– Al Kratina, comic book bin


Well, this isn’t a comic exactly, and it’s not a short story exactly either. It’s mostly a short story with comical interludes thrown in, but what a story it is. I can’t remember the last time I was this impressed by a story where I had no real idea what’s going on. It starts innocently enough in an all-night diner with a cowboy and a man in a spacesuit eating dinner. Their waitress can’t work up the enthusiasm to be too curious about them, and things proceed slowly for a bit until Maggie ends up having to get a ride home from these two. After they part ways, Maggie meets a group of demons from hell dressed as firemen (firemen make fires and kill people, firefighters are the ones who put them out, you see) before eventually ending up back with Cowboy and Spaceman and their silent friend, Vampire. She joins them on their journey across the country, trying to make enough money to survive along the way, while being chased by… well, we’re not sure what. Nor do we know where they’re going or why they’re going there. None of that matters even a little bit, as an engaging cast of characters (I haven’t even mentioned Myron or the Vampire Hunters because why not leave a few surprises for you?) and a constantly funny dialogue keep things moving even when they’re stuck doing inventory in a grocery store to make a few bucks. Spaceman is possibly a small retarded child judging by his actions, Cowboy is the stereotypical cowboy except with a clumsy streak, and I don’t have the slightest idea what Vampire is yet, except that he seems to have given up drinking blood. What can I say, I was mesmerized and damned sad to see the last page of this book. It’s projected to be the first of four issues, so at least there’s plenty more to go. I can’t recommend this enough for those of you who don’t mind a lot of really wonderful text thrown in with the pretty pictures. Oh, and Thomas did most of the drawing himself, except for a page each by Mister Reusch, Jason Goad and Matt Smith. Optical Sloth, June 2007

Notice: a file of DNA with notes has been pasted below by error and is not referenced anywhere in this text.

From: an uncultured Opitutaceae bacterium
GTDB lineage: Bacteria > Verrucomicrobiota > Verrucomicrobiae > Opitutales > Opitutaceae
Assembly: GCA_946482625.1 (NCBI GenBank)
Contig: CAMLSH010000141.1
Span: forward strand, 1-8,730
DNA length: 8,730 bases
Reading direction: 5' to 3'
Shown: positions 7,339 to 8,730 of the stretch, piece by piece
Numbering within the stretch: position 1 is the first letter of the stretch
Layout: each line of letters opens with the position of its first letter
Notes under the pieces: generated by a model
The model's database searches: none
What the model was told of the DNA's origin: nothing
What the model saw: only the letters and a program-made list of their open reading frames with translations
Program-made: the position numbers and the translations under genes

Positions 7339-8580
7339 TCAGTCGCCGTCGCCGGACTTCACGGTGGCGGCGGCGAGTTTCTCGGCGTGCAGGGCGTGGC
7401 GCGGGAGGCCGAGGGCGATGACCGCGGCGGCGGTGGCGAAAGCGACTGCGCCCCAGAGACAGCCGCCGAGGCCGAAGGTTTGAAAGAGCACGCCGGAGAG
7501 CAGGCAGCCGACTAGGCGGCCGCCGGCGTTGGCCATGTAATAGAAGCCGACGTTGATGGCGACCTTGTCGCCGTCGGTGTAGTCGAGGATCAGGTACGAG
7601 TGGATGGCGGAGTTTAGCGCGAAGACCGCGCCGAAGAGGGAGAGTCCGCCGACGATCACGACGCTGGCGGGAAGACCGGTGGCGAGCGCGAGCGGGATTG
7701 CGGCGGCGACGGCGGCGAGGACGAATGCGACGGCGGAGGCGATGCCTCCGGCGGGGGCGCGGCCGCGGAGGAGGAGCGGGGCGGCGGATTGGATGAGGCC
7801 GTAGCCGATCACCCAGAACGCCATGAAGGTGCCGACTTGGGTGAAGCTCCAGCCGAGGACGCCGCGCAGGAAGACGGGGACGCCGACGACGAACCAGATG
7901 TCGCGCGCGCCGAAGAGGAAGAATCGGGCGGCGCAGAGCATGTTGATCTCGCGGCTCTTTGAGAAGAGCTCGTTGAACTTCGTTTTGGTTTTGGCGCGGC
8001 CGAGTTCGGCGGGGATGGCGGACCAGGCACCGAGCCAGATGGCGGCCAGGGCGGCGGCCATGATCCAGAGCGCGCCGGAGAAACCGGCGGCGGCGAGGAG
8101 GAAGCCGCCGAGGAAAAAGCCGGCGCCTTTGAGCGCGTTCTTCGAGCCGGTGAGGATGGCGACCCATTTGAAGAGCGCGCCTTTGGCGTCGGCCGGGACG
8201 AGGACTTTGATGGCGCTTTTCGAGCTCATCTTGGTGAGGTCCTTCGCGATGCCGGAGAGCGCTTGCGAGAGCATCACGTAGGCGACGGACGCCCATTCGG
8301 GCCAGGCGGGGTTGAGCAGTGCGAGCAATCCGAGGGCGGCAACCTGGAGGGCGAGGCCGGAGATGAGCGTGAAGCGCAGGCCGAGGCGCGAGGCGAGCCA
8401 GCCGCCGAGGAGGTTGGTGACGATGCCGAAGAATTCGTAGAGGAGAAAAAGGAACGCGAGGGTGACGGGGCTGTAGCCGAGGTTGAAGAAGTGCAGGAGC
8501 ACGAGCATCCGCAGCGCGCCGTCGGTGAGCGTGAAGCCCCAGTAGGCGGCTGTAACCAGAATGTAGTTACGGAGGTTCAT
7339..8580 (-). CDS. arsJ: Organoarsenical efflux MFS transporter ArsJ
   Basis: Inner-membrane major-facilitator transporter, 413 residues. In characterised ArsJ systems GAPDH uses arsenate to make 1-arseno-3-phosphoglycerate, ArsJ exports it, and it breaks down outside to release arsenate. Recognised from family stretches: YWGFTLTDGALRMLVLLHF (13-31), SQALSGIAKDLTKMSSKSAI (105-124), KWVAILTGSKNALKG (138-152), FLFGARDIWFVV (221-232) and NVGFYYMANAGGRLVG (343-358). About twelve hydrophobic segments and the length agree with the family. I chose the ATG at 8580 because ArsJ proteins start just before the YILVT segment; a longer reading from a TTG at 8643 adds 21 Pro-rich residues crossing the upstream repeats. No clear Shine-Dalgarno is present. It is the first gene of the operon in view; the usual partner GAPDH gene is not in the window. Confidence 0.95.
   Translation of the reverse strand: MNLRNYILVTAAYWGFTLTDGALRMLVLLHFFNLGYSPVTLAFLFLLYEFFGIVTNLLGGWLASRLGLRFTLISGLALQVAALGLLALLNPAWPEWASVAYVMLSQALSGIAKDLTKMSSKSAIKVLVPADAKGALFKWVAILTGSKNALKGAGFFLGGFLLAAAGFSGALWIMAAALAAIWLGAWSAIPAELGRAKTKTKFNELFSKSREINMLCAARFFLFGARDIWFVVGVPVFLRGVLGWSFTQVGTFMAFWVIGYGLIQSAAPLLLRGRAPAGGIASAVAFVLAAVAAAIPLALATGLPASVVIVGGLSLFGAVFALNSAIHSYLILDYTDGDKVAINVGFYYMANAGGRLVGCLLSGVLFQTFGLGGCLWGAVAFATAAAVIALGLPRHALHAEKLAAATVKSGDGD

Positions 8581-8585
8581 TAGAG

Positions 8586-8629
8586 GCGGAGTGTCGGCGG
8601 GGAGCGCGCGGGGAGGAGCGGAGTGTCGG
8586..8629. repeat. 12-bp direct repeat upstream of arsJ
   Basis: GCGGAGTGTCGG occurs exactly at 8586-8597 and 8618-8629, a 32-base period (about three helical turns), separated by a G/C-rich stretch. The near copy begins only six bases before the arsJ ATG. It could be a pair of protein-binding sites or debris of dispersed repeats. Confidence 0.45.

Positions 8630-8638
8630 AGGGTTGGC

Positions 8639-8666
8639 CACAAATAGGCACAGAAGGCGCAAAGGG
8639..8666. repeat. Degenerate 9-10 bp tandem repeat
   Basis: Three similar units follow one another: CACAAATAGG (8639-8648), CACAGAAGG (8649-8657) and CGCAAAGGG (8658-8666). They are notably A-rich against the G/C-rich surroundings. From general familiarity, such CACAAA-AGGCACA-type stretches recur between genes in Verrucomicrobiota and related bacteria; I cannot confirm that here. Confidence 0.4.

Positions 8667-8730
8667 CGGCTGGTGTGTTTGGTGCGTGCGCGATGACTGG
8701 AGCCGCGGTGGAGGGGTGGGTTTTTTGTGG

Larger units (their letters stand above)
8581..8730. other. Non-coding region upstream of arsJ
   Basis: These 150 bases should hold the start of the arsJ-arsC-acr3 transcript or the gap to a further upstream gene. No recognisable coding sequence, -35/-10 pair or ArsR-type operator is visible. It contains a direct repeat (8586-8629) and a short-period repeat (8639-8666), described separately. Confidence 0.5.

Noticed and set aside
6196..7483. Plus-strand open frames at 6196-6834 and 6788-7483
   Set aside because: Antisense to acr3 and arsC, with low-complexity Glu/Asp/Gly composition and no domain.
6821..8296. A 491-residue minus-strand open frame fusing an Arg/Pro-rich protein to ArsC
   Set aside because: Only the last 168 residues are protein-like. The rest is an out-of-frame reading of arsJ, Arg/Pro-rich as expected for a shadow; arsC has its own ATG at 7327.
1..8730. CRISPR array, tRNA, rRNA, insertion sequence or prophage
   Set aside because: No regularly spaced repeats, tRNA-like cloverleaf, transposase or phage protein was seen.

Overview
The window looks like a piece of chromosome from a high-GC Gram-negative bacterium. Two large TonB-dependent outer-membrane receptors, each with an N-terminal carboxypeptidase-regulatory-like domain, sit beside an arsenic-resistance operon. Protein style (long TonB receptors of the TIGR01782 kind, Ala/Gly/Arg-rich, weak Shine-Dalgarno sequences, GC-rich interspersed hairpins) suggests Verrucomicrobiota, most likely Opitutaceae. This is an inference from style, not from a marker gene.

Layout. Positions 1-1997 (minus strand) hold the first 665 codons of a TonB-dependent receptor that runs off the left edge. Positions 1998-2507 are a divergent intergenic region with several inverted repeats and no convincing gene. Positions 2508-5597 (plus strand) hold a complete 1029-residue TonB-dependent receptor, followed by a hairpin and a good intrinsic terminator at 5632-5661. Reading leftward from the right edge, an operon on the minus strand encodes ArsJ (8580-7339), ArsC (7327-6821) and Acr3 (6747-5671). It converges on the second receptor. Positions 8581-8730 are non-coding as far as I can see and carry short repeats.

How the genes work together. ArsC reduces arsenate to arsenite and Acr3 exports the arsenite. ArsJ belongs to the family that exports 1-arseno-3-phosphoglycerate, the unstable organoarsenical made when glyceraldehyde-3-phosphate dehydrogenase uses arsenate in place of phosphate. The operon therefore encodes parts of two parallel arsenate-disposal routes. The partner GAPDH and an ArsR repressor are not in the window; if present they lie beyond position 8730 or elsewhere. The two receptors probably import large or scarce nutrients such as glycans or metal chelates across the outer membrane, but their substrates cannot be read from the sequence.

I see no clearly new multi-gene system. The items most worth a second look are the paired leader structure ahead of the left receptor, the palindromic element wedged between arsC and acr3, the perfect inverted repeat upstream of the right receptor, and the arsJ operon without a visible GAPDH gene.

A couple of years ago, I reviewed a self-published comic called FAILURE, INCOMPETENCE by Tom Pappalardo [link – tom], and gave it a pretty heavy panning. The biggest problem was that Pappalardo was just not a very accomplished artist as far as comics went. Now, many times when you lay out an indy creator in a review, you’ll never hear from them again; I say that, because I tend to have a healthy respect for those with the stones to come back for more. So I tip my cap to Pappalardo for standing up and taking another swing.